Photographing the Milwaukee Art Museum, in Bright Sunlight, with My 35mm f1.8

One of the first things you’ll hear after buying your first camera is, “get a better lens.” Which I couldn’t wrap my head around, because the a6000 kit lens is a pretty decent lens.

It’s also hard to justify a splurge when your a6000 bundle, only costing so much, is sitting in your closet, darn COVID.

But you can only shoot with kit lenses for so long. AND I WANTED A NEW LENS.

I went with the Sony SEL 35mm f1.8 (for APS-C) as my first “better lens.” A lot of photographers love this lens.

I could’ve gone with a cheaper make & model, but none of them came with Optical Steady Shot. Which was kind of a deal breaker for me. (In case you’re wondering, I don’t own a tall tripod yet. Still researching that one 🙂

After testing my 35mm around the house, I took it to the Milwaukee Art Museum.

(Milwaukee Art Museum | photo by @kittysingsuwan)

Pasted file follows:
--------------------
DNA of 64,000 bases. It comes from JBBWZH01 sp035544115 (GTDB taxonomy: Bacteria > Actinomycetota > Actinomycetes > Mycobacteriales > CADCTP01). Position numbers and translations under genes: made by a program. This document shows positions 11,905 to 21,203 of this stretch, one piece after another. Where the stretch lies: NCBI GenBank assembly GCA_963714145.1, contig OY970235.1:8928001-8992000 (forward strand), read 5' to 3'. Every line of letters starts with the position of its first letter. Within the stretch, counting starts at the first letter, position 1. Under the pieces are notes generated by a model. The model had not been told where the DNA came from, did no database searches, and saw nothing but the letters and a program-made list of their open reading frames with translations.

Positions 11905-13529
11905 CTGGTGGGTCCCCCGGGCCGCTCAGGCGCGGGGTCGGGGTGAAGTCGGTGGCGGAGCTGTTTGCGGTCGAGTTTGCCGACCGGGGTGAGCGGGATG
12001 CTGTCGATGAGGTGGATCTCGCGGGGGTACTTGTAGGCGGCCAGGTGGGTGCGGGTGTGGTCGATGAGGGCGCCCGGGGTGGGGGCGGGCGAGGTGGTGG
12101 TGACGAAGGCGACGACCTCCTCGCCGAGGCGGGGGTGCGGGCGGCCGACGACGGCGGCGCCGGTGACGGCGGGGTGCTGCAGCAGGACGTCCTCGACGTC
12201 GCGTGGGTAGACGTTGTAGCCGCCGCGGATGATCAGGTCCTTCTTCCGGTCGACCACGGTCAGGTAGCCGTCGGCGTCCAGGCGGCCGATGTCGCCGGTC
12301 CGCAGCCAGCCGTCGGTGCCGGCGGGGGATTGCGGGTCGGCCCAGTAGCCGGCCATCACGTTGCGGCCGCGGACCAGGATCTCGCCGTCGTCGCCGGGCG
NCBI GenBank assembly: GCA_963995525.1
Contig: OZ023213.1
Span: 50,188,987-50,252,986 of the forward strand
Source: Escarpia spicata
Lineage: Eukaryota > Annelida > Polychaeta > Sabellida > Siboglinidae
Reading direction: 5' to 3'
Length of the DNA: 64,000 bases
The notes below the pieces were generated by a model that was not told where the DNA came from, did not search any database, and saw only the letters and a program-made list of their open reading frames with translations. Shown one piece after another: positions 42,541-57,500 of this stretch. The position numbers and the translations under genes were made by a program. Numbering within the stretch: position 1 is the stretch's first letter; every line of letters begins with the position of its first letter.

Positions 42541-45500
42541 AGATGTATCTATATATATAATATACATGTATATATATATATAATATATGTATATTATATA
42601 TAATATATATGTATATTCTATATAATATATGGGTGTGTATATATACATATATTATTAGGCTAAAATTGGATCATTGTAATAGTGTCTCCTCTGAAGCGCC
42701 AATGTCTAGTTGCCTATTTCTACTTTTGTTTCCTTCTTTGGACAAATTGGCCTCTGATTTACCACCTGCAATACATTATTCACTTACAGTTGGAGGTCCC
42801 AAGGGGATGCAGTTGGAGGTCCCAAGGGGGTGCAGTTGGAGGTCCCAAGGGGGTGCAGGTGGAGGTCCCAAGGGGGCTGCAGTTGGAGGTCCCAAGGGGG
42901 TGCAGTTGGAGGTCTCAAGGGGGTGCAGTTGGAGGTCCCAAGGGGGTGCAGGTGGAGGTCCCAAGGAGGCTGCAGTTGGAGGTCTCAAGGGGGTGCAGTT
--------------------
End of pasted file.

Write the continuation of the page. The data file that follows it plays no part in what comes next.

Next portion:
My first impressions of my 35mm? Wow, great bokeh (duh). Wow, sharp lens. And wow, it does well in bright, middle of the day, sunlight.

That last part took me by surprise. I hate photographing in the middle of the day (the bright light always flattens my compositions). But I wanted to capture the museum with its wings out. They go up at 10am and down at 5pm, darn COVID hours.

It took a little getting used to, but I figured it out how to make it in the bright sun. Though I must admit, my 35mm did most of the work.

(Milwaukee Art Museum | photo by @kittysingsuwan)

Until next time,
K

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